Each summer, family and friends have gathered at Beech Hill Pond in Otis, where we’ve basked in the sun, splashed in the water, and made memories that are still vivid, even as time rushes onward.
My family and I appreciate those days. Cherish them, even.
At least, I’d like to think we do.
But not as much as we could.
That’s what I learned a couple of weeks ago, when a couple of young guests accompanied my stepchildren to camp for a day.
One of those 12-year-olds didn’t grow up on a lake in Maine. His family’s from India, and he lived in Australia before moving to Maine a few years back.
As we arrived at camp, as if on cue, I heard a familiar sound from across the lake.
“Did you hear that?” I asked. “Loon.”
“Loon?” he asked, confused.
I chuckled, walked with him to the side of the camp, and showed him the loon-themed thermometer. “That’s a loon. It’s a big bird, and we just heard its call.”
Again, on cue, the loon spoke up, and my stepson’s friend smiled.
Later in the day, in another regular occurrence, we had visitors paddle by for a visit: A mother duck and a half dozen or so good-sized offspring looked ashore curiously, wondering if we’d throw them a snack.
“Ducks!” our visitor exclaimed, his eyes wide. Then, bashfully, he admitted something I’d never heard anyone say before. “Ducks are my favorite animal. This is great.”
When the ducks showed up, it made his day. When they marched ashore and surrounded him, it made his year.
As I sat there, watching the duck parade, I began to think and I haven’t stopped since.
Through the eyes of a 12-year-old who hasn’t spent every summer of his life on a Maine lake, that day was not only special, it was new.
So, how much had I been missing? Or, at the very least, how much have I begun to take for granted?
The first time the ducks showed up — certainly more than a decade ago, maybe more like 25 years — it was a big deal to me, too. My nephews and niece loved it, as did my parents. And I was right there beside them, tossing bread to the ducks, as other lake-dwellers surely had been doing.
(I know, I know: My colleague, Aislinn Sarnacki, has told me to stop feeding bread to ducks … so I have … as far as you know).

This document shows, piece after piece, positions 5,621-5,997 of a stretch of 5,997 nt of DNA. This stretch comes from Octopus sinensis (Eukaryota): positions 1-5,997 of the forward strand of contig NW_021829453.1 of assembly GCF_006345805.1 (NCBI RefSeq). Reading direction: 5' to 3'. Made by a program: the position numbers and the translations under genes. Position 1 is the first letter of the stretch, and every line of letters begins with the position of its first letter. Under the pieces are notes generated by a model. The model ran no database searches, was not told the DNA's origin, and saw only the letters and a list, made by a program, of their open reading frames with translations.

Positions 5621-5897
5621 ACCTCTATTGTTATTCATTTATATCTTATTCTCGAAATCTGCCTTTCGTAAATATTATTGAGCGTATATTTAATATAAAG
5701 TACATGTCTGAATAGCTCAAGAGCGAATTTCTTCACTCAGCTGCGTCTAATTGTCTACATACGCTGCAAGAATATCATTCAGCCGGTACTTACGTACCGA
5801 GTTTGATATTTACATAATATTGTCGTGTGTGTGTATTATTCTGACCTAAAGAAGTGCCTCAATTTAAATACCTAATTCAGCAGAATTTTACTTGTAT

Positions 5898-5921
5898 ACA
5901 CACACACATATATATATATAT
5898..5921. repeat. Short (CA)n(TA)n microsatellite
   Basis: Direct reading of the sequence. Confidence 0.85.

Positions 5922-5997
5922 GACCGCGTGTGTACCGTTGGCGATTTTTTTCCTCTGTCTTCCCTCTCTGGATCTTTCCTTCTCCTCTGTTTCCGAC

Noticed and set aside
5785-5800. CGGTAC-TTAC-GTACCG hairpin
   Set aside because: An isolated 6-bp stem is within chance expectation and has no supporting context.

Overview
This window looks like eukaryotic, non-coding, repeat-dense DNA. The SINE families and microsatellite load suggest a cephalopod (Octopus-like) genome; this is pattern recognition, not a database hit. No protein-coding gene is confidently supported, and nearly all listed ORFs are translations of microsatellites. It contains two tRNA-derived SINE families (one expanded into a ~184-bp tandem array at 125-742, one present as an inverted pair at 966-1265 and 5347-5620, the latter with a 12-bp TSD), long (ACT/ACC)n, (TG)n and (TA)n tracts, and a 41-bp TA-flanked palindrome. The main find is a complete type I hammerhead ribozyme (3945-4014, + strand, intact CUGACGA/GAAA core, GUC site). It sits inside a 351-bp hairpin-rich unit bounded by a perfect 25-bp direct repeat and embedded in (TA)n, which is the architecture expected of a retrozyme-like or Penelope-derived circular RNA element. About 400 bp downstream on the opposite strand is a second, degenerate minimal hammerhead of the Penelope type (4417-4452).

But after many summers of waddling (the ducks, not me, though both would be accurate), I’ve become accustomed to our regular visitors. When they show up, I don’t say, “Wow!” Instead, I’m more apt to say, “The ducks are here again. I was wondering when they’d show up.”
Over 50 summers or so, we’ve seen a lot of things at our lakeside camp. The moments remain vivid, but that wide-eyed wonder has faded over the years.
I remember that we caught hundreds of tadpoles — polliwogs, to us — until the bass were introduced and ate them all.
And I can recall the time I nearly jumped out of the boat one hot afternoon when I was interrupted during a slow troll by an irate beaver who slapped his tail at me.
I remember waking up as a child, amazed at the reflection off the shimmering waves as they danced across the walls of the camp during breakfast.
I remember spending days on end without ever putting on a pair of shoes.
And the ducks.
Once, all of those things were new. Now they’re not.
Thankfully, my stepson’s friend helped me realize even the familiar scenes ought to be appreciated for what they are.
They’re all special things and times, in a special place, not to be taken for granted.
John Holyoke can be reached at firstname.lastname@example.org or 990-8214. Follow him on Twitter: @JohnHolyoke